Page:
Isaiah 2:10 Commentaries: Enter the rock and hide in the dust From the terror of the LORD and from the splendor of His majesty.
Isaiah 2:10
Enter into the rock, and hide you in the dust, for fear of the LORD, and for the glory of his majesty.
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(10) Enter into the rock.—The limestone caverns of Palestine were natural asylums in times of terror and dismay (Judges 6:2; Judges 15:8; 1Samuel 13:6; 1Samuel 14:11; 1Samuel 24:3; 1Kings 18:4). Here, as in Micah 1:4, we may probably trace the impression left by the earthquake under Uzziah (Amos 1:1), when the people fled in terror from the city (Zechariah 14:5). Isaiah foresees the recurrence of a like panic in the future.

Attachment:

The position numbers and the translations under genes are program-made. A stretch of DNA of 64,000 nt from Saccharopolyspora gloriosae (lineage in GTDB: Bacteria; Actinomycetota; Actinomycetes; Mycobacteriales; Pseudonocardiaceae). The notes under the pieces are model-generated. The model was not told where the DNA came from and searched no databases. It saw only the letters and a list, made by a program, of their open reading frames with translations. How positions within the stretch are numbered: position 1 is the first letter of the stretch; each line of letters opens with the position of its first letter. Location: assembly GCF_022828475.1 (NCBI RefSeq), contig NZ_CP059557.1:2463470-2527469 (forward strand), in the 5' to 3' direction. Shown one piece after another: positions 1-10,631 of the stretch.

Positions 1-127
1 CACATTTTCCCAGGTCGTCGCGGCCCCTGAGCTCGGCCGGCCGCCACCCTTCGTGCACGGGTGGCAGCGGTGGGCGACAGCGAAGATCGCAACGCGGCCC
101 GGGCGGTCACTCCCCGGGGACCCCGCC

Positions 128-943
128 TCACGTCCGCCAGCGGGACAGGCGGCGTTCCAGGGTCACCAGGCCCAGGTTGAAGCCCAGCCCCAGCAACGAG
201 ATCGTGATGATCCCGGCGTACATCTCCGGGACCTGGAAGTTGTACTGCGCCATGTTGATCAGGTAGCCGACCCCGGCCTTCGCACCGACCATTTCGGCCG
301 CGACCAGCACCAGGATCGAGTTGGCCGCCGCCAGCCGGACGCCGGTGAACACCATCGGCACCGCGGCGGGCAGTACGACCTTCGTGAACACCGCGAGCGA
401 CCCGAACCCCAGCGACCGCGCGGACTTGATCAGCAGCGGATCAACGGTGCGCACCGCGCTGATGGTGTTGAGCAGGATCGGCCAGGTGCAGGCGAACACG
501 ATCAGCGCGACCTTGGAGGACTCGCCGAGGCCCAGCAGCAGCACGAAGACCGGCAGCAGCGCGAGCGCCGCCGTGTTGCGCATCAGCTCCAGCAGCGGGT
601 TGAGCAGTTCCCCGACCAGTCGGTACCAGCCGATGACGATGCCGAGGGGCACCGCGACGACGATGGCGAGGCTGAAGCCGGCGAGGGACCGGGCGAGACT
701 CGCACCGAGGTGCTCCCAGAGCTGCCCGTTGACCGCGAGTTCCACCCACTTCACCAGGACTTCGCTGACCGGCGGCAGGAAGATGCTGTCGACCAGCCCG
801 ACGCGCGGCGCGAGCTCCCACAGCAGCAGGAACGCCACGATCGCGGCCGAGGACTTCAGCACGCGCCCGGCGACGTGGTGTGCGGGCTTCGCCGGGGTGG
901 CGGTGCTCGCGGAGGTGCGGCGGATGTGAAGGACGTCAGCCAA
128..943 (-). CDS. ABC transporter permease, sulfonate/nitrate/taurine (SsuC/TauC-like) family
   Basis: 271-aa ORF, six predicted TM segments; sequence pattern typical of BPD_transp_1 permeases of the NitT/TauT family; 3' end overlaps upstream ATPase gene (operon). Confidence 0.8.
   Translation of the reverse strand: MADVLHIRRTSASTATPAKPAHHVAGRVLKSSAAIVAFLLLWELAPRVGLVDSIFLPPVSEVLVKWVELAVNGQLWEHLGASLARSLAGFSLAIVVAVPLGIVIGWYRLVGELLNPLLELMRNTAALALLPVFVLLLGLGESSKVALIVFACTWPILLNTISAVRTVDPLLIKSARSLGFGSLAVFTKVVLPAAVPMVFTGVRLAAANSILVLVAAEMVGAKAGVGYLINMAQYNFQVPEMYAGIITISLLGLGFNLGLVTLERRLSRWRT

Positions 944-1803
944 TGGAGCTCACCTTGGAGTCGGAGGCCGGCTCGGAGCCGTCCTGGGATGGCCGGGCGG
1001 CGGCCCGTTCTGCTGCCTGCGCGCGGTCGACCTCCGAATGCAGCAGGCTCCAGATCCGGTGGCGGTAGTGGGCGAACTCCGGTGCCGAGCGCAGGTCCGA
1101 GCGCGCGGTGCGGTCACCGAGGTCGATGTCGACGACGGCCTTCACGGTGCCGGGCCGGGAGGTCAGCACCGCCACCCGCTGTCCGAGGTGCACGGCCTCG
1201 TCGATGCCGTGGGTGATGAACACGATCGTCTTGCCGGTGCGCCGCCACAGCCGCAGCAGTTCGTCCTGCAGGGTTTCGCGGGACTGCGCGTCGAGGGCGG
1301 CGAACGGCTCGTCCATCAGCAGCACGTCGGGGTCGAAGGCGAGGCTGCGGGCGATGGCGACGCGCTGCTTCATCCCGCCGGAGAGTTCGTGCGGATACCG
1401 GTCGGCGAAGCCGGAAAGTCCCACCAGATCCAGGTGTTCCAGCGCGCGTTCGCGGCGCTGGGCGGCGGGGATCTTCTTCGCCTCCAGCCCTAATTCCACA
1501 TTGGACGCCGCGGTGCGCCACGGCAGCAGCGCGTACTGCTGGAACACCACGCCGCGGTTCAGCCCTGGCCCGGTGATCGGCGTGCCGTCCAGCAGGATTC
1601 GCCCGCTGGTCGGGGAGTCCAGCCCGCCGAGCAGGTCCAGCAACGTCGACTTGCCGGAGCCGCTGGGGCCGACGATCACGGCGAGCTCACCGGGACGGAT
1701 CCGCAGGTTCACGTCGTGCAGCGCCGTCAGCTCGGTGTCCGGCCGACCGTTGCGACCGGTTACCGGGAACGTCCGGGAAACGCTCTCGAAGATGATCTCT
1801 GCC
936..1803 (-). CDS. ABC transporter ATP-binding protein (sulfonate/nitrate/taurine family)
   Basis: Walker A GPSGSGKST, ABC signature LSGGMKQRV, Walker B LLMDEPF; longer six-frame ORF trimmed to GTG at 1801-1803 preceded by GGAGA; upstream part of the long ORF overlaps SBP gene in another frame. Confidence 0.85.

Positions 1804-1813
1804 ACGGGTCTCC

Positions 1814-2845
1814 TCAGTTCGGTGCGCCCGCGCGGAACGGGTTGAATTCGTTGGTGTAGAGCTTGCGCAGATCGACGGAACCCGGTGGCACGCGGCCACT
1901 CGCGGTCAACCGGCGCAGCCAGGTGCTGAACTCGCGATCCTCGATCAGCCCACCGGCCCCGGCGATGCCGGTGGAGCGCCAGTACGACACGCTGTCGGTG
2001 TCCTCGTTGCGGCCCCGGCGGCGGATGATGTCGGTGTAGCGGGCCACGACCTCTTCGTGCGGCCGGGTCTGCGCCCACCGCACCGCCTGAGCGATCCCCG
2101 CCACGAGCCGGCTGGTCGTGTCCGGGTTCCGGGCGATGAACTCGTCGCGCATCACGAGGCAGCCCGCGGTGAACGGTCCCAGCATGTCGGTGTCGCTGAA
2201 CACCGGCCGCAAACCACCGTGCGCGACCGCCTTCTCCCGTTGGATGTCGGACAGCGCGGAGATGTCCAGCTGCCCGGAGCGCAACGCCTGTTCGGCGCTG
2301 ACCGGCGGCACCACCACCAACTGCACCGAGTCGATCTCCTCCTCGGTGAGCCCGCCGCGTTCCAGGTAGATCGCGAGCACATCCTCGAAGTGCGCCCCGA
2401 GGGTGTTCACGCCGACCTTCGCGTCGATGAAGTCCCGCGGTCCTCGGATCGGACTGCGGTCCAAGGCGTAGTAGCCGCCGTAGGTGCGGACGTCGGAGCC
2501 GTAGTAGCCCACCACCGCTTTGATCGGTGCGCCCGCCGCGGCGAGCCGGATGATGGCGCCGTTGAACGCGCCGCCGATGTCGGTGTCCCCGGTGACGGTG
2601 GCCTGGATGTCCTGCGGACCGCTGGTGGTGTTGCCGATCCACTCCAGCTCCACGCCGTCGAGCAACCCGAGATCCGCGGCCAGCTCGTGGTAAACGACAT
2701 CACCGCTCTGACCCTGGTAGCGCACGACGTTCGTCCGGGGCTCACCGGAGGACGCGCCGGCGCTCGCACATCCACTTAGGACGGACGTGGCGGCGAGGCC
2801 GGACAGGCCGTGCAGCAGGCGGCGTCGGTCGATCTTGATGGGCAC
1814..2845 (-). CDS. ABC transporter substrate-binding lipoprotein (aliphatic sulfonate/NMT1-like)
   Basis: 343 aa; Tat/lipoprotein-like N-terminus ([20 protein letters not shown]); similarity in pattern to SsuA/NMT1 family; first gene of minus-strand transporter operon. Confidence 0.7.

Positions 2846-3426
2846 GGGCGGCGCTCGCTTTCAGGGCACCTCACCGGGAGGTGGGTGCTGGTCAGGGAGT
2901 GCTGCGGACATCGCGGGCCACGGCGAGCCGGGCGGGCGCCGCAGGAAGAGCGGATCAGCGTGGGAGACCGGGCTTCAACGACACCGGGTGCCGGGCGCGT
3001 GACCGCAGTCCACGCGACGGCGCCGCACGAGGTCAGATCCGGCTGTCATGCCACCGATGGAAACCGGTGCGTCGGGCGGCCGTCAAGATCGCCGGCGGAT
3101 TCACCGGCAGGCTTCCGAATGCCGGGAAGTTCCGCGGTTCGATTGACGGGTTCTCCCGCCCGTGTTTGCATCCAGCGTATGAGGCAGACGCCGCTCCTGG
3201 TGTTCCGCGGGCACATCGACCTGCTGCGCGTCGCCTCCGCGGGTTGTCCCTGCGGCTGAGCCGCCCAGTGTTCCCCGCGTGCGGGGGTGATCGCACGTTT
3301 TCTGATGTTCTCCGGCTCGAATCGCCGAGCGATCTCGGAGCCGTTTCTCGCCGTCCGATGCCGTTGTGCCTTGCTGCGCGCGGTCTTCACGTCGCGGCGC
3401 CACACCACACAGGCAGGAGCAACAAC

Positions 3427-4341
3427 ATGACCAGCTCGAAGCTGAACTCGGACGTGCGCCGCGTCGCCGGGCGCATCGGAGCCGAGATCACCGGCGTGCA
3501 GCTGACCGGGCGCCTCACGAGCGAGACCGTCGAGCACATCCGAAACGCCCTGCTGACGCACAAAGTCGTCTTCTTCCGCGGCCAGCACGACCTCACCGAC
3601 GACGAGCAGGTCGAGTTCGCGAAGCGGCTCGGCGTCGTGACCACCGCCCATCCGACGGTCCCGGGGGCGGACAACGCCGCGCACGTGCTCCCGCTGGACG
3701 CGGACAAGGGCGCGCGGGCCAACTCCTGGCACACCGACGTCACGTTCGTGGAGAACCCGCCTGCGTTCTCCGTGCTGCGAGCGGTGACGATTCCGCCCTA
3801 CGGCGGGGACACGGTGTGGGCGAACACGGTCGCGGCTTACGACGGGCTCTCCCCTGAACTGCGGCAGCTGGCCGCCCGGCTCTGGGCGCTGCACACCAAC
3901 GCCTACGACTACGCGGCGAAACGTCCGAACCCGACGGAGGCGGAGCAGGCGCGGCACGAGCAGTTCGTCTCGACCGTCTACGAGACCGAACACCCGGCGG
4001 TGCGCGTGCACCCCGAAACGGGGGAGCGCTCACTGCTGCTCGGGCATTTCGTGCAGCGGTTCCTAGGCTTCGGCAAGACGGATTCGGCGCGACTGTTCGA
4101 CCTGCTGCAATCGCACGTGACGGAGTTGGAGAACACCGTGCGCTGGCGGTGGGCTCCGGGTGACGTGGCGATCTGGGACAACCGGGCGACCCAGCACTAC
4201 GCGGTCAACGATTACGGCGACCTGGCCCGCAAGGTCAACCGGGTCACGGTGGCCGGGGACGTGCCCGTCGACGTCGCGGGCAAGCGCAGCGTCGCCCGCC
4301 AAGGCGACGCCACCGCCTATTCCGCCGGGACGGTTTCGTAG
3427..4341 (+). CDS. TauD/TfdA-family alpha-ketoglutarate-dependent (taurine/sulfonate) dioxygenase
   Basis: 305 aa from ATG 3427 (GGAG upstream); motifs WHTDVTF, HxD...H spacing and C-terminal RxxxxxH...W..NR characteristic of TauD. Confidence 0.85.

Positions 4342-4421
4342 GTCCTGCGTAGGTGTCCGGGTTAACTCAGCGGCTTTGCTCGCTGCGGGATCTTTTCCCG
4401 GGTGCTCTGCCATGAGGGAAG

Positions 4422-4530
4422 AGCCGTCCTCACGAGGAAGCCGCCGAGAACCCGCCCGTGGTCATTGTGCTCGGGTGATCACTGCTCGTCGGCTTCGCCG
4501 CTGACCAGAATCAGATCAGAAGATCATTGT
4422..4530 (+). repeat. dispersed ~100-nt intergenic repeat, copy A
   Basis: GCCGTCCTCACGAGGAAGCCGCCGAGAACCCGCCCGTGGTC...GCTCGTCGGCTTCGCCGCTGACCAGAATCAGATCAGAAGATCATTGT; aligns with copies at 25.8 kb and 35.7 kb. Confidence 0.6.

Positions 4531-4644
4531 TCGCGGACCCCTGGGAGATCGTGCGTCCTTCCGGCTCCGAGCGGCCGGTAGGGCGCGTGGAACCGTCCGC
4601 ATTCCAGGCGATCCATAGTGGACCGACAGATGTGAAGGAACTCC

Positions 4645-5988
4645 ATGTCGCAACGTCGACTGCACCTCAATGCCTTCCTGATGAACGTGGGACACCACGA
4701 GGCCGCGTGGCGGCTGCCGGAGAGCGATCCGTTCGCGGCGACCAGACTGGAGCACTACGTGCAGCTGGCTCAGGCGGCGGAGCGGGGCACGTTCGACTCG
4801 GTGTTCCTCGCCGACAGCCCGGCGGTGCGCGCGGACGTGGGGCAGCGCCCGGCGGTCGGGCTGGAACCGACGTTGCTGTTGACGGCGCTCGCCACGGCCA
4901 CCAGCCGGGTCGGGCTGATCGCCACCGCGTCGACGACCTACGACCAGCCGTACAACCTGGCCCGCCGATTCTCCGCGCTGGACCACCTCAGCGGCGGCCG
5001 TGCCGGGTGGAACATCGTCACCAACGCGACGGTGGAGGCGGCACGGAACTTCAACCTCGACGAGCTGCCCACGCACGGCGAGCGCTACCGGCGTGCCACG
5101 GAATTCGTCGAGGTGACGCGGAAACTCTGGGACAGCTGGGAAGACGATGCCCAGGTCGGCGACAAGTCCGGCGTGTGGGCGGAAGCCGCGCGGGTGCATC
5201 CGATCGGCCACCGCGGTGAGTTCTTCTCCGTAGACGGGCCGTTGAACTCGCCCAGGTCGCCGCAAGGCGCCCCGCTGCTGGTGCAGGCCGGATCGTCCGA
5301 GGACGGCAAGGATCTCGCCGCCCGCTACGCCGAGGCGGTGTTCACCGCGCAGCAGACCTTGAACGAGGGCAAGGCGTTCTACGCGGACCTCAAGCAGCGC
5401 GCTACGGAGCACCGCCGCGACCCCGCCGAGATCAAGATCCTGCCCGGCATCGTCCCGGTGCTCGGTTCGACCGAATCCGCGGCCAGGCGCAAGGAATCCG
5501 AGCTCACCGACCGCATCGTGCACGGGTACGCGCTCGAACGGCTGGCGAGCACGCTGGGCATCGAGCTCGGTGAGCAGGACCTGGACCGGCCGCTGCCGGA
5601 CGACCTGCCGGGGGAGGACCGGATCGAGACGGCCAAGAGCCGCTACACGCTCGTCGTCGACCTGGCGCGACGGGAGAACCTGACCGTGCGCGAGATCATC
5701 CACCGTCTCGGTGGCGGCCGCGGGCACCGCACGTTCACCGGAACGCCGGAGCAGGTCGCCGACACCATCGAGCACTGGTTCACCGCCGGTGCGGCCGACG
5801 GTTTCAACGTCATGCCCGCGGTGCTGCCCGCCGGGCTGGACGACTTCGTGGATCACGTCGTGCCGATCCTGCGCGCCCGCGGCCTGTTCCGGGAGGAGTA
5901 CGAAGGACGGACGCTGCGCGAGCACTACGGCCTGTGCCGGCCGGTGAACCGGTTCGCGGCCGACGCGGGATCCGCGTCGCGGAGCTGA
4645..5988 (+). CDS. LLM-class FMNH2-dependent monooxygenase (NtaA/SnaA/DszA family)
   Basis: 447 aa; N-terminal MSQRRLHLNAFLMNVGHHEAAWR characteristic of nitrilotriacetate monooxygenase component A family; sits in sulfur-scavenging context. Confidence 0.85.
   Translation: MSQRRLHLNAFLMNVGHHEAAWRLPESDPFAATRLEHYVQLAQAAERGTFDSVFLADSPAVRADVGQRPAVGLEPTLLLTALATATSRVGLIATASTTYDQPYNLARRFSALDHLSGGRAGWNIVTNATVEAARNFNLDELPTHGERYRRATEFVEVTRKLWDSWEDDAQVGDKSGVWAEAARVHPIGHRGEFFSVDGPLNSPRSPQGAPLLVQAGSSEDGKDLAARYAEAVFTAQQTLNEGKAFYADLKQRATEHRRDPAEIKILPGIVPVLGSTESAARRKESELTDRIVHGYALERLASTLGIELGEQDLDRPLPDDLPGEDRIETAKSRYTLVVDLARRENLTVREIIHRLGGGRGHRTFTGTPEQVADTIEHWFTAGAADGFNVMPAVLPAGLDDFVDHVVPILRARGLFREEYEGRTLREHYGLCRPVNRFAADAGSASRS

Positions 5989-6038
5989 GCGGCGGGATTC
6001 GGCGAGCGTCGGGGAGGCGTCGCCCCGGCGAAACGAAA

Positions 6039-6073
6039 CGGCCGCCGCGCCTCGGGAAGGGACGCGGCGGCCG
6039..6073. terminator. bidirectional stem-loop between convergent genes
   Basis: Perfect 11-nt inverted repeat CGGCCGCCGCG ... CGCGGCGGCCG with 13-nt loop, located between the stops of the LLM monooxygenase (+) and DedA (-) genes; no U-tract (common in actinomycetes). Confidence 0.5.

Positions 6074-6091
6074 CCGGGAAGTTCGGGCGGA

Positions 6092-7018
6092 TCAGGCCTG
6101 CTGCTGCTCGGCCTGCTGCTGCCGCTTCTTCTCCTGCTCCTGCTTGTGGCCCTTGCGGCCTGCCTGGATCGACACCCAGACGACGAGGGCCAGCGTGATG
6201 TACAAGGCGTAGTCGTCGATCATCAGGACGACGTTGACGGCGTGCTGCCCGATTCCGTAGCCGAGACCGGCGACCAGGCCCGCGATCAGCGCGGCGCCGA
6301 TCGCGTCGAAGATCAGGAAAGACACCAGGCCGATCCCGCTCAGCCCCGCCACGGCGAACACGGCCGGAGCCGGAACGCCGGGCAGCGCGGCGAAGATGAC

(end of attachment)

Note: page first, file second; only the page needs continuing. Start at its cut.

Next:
Isaiah 2:10-11. Enter into the rock, &c. — Such calamities are coming upon you, that you will be ready to hide yourselves in rocks and caves of the earth, for fear of the glorious and terrible judgments of God. The lofty looks of man shall be humbled — The eyes that looked high; the countenance, in which the pride of the heart had showed itself, shall be cast down in shame and despair. The haughtiness of men shall be bowed down — Judicially, as they prostrated themselves before their idols voluntarily, the punishment being suited to their sin. And the Lord alone shall be exalted — The justice and power of Jehovah shall be magnified, and the impotence and vanity of all other gods shall be detected, at the same time that the self-confidence, self-sufficiency, and vain glory of man are abased and vilified.2:10-22 The taking of Jerusalem by the Chaldeans seems first meant here, when idolatry among the Jews was done away; but our thoughts are led forward to the destruction of all the enemies of Christ. It is folly for those who are pursued by the wrath of God, to think to hide or shelter themselves from it. The shaking of the earth will be terrible to those who set their affections on things of the earth. Men's haughtiness will be brought down, either by the grace of God convincing them of the evil of pride, or by the providence of God depriving them of all the things they were proud of. The day of the Lord shall be upon those things in which they put their confidence. Those who will not be reasoned out of their sins, sooner or later shall be frightened out of them. Covetous men make money their god; but the time will come when they will feel it as much their burden. This whole passage may be applied to the case of an awakened sinner, ready to leave all that his soul may be saved. The Jews were prone to rely on their heathen neighbours; but they are here called upon to cease from depending on mortal man. We are all prone to the same sin. Then let not man be your fear, let not him be your hope; but let your hope be in the Lord your God. Let us make this our great concern.Enter into the rock - That is, into the "holes or caverns" in the rocks, as a place of refuge and safety; compare Isaiah 2:19, and Revelation 6:15-16. In times of invasion by an enemy, it was natural to flee to the fastnesses or to the caverns of rocks for refuge. This expression is highly figurative and poetic. The prophet warns them to flee from danger. The sense is, that such were their crimes that they would certainly be punished; and he advises them to flee to a place of safety.